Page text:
Channel Maker, reserved in fourth much of the way, emerged as the main danger. Slogging on for Joel Rosario, he joined the longtime leader in the shadow of the post. His high head carriage appeared a detriment compared to Glorious Empire’s stretch, and he was also spotting six pounds, but Channel Maker did enough to compensate. The dead heaters negotiated 1 3/8 miles in 2:19.41. The game Glorious Empire sparked a $21.40 win mutuel, while Channel Maker paid $7.40.

Sadler’s Joy, third in the 2017 Bowling Green, was once again meritorious in the show spot. With too much ground to make up in these circumstances, he finished well to miss by all of a half-length. Last year’s Bowling Green runner-up, Bigger Picture, rallied from last in a commendable fourth. Next came Highland Sky, Hi Happy, Manitoulin, and the long-way last Sarrasin, the Australian shipper who just hasn’t adapted. Money Multiplier was scratched.

Glorious Empire enhanced his resume to 22-8-0-3, $317,141. On the last Saturday in July 2014, he was finishing fourth in an Ascot handicap on the King George VI & Queen Elizabeth (G1) undercard. Now he hits a new high on King George Day, four years later and an ocean away. Bred by Patrick Grogan in the Emerald Isle, he was produced by the unraced Pivotal mare Humble and Proud, herself a half-sister to multiple Group 2-placed stakes winner Delsarte.

Channel Maker’s scorecard stands at 18-3-3-3, $630,000. A full brother to last year’s Canadian champion turf male Johnny Bear, he was bred by Tall Oaks in Ontario. His dam, stakes winner and Monmouth course record-setter In Return, is a Horse Chestnut mare from the family of Grade 1 victress Auntie Mame.

Quotes from Saratoga

Trainer James Lawrence on Glorious Empire: “I owe it to Edgar Prado, the Hall of Fame jockey who rode him last time. He said, ‘Chuck, this horse wants to go further. I really believe this horse will go a mile and a quarter.’ We stretched it out a little further.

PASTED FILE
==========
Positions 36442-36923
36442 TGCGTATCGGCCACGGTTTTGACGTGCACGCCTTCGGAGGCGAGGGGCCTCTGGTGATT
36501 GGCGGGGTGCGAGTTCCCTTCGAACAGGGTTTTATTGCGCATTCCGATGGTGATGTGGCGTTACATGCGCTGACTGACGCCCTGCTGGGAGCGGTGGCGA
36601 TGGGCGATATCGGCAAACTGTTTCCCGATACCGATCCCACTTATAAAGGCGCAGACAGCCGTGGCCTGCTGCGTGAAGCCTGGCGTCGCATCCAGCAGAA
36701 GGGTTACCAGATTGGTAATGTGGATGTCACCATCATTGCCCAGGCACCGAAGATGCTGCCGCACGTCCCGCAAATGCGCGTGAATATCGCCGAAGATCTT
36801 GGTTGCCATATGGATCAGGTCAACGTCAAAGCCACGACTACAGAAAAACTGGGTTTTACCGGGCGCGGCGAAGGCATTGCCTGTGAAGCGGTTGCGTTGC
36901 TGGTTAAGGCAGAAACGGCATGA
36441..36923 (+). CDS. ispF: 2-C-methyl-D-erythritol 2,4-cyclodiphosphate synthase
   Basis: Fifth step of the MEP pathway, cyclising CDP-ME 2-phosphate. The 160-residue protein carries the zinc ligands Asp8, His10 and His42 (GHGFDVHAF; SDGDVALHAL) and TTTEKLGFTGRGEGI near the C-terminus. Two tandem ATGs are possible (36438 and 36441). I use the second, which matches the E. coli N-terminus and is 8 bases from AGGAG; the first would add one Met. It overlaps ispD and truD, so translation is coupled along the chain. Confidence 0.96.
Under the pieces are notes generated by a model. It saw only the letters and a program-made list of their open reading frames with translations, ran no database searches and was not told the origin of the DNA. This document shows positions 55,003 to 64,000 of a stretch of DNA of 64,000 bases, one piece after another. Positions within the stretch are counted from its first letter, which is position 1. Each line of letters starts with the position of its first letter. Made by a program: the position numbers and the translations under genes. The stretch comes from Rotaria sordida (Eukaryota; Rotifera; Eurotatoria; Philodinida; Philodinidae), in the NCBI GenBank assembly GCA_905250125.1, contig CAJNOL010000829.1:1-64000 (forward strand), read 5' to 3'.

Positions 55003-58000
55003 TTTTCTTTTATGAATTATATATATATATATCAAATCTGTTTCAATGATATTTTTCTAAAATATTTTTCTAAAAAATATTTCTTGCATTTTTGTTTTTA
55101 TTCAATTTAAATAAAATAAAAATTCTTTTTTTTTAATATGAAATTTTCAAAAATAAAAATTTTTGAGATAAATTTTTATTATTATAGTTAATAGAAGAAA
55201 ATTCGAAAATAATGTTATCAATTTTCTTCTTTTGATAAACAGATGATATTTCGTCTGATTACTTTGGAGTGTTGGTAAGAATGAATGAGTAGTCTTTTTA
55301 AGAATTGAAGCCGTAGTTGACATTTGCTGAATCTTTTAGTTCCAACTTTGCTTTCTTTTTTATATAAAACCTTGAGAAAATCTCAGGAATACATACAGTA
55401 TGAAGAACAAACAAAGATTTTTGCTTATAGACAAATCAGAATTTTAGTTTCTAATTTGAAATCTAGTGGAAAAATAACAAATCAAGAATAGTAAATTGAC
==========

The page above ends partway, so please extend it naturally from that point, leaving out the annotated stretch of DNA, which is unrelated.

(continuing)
“We weren’t quite sure if he would like soft ground, but that was the plan, to get the lead and try to slow it down. It just worked out. Just worked out. We wanted to get him out there by himself and let him settle, and hopefully, get away with easy fractions. At the top of the lane I didn’t think they would catch him.”

Channel Maker’s jockey Joel Rosario: “He ran well. I thought for a second we had the horse on the inside (Glorious Empire) but he kept on running. He was a little far away from me so I couldn’t tell. I thought we won the race. We when he came back it was so close, very close.”

Hall of Fame trainer Bill Mott on Channel Maker: “We had him in some very tough races and he is a sort of a come-from-behind horse. Sometimes, he’s had to deal with a lot of traffic and he has had some trips where he has been stopped and shuffled around a bit. He got a clear run today and it paid off today. We got there, I just wish we go one inch further, but it was still a good race and I’m proud of the horse and proud of everyone who has done a good job with the horse and thankful to the owners letting us run him in these good races.”